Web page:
Oriental Rug And Carpet Cleaning Without Vacuums – It’s A "Green" Sweep For Lovers Of The Art Form

Do you like your oriental rugs? If you say yes, then it is more than likely, hope you for their beauty and economic life that extend far into the future as possible.

After all, you have a significant financial investment in a traditional handmade loomed original that fits your unique personality and lifestyle, whether you inherited from one or more and there is a deep and abiding emotional attachment. Anyway, you probably feel good care of an artistic object matters and that as a good steward of the carpet making craft you do right by your carpets to vacuum them regularly.

If so, you may be surprised by what I have to tell you what it is that your household effort is likely to accelerate the demise of your carpets, generate more dust in the house and takes you more money than you need to spend on maintenance. There is a better method. It is effective. It is soft. And, it is respect for our shared resources.

All curators know that objects deteriorate to be used in exposure, atmospheric conditions, insects, microorganisms and the like. The process of decline is particularly acute in objects such as textiles, produced from animal and vegetable fibers. If natural fibers age, they increasingly dry and brittle. When subjected to stress, such as wear, wool, silk and cotton fibers to break. Fresher fibers, like those found in new carpets, are more resilient and can withstand abrasive than old fiber, but all the fibers begin to break down if continually attacked by the likes of foot traffic, or worse – the modern household cleaner.

The truth is that modern vacuum cleaners, especially those with powerful rotating brushes, damaging all oriental rugs, but especially antique ones whose wool fibers tend to be dry and brittle. Pushing and pulling an upright vacuum cleaner or vacuum tank wall on a carpet with high speed rotating brushes literally breaks minutely fractional amounts of wool fibers along with other things brushes are meant to go. The bottom line? Years of economic life being sucked out of your carpet in the vacuum or bus. There is a better way. I promise.

Vacuums also cause structural damage to carpets. Their powerful rotating brushes “suits” and tear on pony and can even rip off critical seamy side, resulting in the need for expensive restoration.

Too, sucks dust to household air. Even vacuum cleaners equipped with HEPA filters are only as good as the dust they fall into the vacuum. I’ve been around a lot of vacuum cleaners, but I have not seen anyone whose rotating brushes are included in the vacuum of 100% of the fiber, dust, lint and other allergy-feeding nonsense to dislodge them. What goes up is inhaled before it comes to rest.

Yes, the brushes, on some models, can be disengaged. Some adapt vacuums automatically for the pole height, or can be manually adjusted to minimize and eliminate even aggressive sweeping action, but pushing and pulling a vacuum in the only suction mode is a chore on thick, plush wool pile and it, too, is invasive.

Let’s be honest. Vacuums are cumbersome to use and in storage. They are destructive. And, they consume electricity.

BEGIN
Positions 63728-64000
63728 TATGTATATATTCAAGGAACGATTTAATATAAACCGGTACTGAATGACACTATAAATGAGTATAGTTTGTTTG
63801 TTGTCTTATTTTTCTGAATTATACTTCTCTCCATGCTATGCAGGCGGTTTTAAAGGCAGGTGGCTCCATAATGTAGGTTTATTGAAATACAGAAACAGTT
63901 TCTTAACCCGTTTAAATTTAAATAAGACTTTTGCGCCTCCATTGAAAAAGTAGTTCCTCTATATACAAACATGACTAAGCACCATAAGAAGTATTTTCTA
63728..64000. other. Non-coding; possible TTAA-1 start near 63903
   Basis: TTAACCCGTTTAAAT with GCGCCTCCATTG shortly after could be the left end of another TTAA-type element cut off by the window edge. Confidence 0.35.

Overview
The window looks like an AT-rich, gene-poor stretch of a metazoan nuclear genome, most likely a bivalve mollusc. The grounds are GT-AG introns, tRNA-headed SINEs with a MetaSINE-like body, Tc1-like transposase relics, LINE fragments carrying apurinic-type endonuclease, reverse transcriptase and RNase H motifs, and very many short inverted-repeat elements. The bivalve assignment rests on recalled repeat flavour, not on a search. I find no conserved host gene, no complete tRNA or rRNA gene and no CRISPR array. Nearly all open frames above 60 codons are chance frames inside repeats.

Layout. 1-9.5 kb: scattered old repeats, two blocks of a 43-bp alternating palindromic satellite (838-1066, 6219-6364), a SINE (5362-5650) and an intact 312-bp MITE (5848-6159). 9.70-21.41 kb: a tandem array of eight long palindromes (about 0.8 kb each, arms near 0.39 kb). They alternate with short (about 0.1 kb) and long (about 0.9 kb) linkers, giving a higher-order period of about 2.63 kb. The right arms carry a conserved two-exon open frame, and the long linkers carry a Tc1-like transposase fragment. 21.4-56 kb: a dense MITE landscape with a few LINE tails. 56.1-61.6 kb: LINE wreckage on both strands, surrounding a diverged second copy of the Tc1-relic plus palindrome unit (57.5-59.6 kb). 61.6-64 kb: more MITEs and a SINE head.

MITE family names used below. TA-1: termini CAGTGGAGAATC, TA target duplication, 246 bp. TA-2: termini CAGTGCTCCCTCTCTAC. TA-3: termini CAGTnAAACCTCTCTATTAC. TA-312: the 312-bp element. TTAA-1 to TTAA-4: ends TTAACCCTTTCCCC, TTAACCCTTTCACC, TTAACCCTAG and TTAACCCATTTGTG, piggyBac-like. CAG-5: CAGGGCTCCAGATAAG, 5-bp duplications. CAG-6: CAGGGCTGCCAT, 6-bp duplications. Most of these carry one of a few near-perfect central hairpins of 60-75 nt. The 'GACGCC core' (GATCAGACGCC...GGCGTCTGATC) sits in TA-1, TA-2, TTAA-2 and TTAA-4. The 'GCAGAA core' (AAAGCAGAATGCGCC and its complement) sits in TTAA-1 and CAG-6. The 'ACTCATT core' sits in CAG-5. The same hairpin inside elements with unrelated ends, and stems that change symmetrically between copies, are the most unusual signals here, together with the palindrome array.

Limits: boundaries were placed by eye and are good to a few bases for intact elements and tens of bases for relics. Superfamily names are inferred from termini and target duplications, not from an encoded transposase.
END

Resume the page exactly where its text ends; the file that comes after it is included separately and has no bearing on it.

If you cherish your carpets, vacuuming them rarely, perhaps no more than once a month. Then, after two to five years, depending on usage and traffic patterns, a real oriental carpet cleaning specialist give your carpet a thorough restorative cleaning. Between monthly vacuuming regime, pick up dust and dirt by using the method that I recommend all my clients. It will minimize damage to your precious carpets, reduce the level of microscopic particles generated by vacuuming and save time and electricity; plus, my preferred method is quiet, lightweight, easily stored in a small closet and less cumbersome than a standard household vacuum.

Sometimes the best solutions to the problems are the simplest ones. Certainly this is true with regard to routine light cleaning of oriental rugs. The simple solution for effective carpet care is the traditional hand-powered, mechanically driven carpet sweeper. Invented in 1876 by Melville Bissell, the manual carpet sweeper is still the most effective and least invasive, and less costly approach to the daily maintenance of oriental rugs. I insist that my clients get into the habit of using a carpet they buy from me.

Essentially, the sweeper is a small fabric box on wheels connected to a rotating brush. When the rotating brush rubs against the carpet fibers, builds an electrical charge and it literally draws a lot of loose material into the sweeper. Rotating brush sweeps heavier material such as sand. The critical difference between the brush that rotates by hand pressure and the brush of the vacuum of power, speed and torque.

Using the traditional hand-held carpet sweeper with electrostatic action and see how it literally picks up dust, pet hair and sand and deposit them with ease in his small, easy to empty container. It will take you less time to sweep than vacuuming and you’ll be amazed at the results, as I was when I first experienced the effectiveness of the carpet sweeper on the surface dust and dirt and realized the additional benefits of low impact, non-electric approach oriental rug care.

Your handmade carpets more than decorative objects are used up and cast off. They belong to the ancient traditions of culturally diverse ethnic groups that, in part, express their unique human qualities by their textile objects. Keep your carpets and respect for their makers by giving better carpet cautious and less. Let your vacuum cleaner in the closet and reach for the traditional carpet sweeper next time should take care of your fine Asians. It’s a good thing that you can do for yourself, your carpets and your local and global neighbors.

Source by Randolph Hilman

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